24 нояб. 2011 г.

Пользовательские переменныые в MySQL


You can store a value in a user-defined variable in one statement
and then refer to it later in another statement. This enables you
to pass values from one statement to another.
User-defined variables are
connection-specific
. That is, a user variable defined
by one client cannot be seen or used by other clients. All
variables for a given client connection are automatically freed
when that client exits.

User variables are written as
@var_name, where the
variable name var_name consists of
alphanumeric characters, “.”,
_”, and
$”. A user variable name can
contain other characters if you quote it as a string or identifier
(for example, @'my-var',
@"my-var", or @`my-var`).




User variable names are not case sensitive in MySQL 5.0 and up,
but are case sensitive before MySQL 5.0.

One way to set a user-defined variable is by issuing a
SET
statement:

SET @var_name = expr [, @var_name = expr] ...

For SET,
either = or
:= can be
used as the assignment operator.

You can also assign a value to a user variable in statements other
than SET. In
this case, the assignment operator must be
:= and not
= because
the latter is treated as the comparison operator
= in
non-SET

statements:

mysql> SET @t1=1, @t2=2, @t3:=4;
mysql> SELECT @t1, @t2, @t3, @t4 := @t1+@t2+@t3;
+------+------+------+--------------------+
| @t1  | @t2  | @t3  | @t4 := @t1+@t2+@t3 |
+------+------+------+--------------------+
|    1 |    2 |    4 |                  7 | 
+------+------+------+--------------------+
User variables can be assigned a value from a limited set of data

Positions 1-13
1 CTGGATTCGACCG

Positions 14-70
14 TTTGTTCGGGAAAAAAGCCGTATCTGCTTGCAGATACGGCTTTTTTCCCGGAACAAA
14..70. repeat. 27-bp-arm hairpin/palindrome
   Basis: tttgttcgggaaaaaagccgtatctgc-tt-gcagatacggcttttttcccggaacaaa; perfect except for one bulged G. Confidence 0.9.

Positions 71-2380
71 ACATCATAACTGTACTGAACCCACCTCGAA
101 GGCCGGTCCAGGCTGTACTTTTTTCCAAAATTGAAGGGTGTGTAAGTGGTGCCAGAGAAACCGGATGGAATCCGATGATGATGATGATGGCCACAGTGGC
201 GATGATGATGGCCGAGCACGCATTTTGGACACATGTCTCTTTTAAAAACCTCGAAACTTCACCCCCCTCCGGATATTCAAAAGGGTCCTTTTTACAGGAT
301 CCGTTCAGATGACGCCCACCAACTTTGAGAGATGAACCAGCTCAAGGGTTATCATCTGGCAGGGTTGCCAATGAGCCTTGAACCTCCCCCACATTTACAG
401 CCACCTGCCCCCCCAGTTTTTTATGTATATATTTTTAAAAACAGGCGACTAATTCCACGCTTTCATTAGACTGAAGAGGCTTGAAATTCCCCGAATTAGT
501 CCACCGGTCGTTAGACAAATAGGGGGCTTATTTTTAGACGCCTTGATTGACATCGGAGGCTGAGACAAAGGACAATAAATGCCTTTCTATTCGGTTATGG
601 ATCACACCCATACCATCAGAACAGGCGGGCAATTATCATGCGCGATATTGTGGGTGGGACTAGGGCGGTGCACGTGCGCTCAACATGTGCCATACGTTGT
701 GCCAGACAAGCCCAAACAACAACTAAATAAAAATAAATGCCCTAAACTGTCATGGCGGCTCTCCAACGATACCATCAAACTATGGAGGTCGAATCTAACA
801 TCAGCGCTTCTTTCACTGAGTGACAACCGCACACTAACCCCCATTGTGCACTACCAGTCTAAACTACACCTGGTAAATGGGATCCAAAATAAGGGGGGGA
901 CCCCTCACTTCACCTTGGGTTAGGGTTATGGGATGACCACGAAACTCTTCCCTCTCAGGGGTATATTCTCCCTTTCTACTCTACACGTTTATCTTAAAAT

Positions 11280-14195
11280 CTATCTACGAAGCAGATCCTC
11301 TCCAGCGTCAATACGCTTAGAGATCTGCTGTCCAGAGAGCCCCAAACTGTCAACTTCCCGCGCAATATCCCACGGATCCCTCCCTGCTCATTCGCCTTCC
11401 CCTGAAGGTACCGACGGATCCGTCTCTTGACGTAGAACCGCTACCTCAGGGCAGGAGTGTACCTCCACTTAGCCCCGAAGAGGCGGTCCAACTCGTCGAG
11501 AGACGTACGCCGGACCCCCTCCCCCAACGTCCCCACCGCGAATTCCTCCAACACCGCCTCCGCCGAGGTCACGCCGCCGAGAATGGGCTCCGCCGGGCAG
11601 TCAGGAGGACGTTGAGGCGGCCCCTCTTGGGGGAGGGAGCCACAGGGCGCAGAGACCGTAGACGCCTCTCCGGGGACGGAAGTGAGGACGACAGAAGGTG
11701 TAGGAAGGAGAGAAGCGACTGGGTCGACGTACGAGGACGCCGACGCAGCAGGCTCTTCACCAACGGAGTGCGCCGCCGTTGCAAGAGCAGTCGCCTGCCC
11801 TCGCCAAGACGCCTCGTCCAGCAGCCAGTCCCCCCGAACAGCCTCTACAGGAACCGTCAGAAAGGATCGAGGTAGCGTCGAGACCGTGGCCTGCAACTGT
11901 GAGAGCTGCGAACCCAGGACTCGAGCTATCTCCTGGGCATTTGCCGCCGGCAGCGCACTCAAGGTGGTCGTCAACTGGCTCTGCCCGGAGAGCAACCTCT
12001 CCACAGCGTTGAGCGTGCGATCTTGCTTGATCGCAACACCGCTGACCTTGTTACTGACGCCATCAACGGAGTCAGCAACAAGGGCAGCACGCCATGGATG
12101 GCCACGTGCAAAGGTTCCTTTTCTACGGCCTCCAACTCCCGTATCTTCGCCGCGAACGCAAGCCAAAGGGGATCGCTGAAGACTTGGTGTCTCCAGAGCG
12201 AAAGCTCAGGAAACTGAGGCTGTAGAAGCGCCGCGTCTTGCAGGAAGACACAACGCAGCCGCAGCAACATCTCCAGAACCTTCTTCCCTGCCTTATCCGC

types: integer, decimal, floating-point, binary or nonbinary
string, or NULL value. Assignment of decimal
and real values does not preserve the precision or scale of the
value. A value of a type other than one of the permissible types
is converted to a permissible type. For example, a value having a
temporal or spatial data type is converted to a binary string.


If a user variable is assigned a nonbinary (character) string
value, it has the same character set and collation as the string.
The coercibility of user variables is implicit as of MySQL 5.0.3.
(This is the same coercibility as for table column values.)

Bit values assigned to user variables are treated as binary
strings. To assign a bit value as a number to a user variable, use
CAST() or +0:

mysql> SET @v1 = b'1000001';

mysql> SET @v2 = CAST(b'1000001' AS UNSIGNED), @v3 = b'1000001'+0;
mysql> SELECT @v1, @v2, @v3;
+------+------+------+
| @v1  | @v2  | @v3  |
+------+------+------+
| A    |   65 |   65 |
+------+------+------+
If the value of a user variable is selected in a result set, it is
returned to the client as a string.

If you refer to a variable that has not been initialized, it has a
value of NULL and a type of string.


User variables may be used in most contexts where expressions are
permitted. This does not currently include contexts that
explicitly require a literal value, such as in the
LIMIT clause of a
SELECT statement, or the
IGNORE N LINES
clause of a LOAD DATA statement.


As a general rule, you should never assign a value to a user
variable and read the value within the same statement. You might
get the results you expect, but this is not guaranteed. The order
of evaluation for expressions involving user variables is
undefined and may change based on the elements contained within a
given statement; in addition, this order is not guaranteed to be
the same between releases of the MySQL Server. In SELECT
@a, @a:=@a+1, ...
, you might think that MySQL will
evaluate @a first and then do an assignment
second. However, changing the statement (for example, by adding a
GROUP BY, HAVING, or
ORDER BY clause) may cause MySQL to select an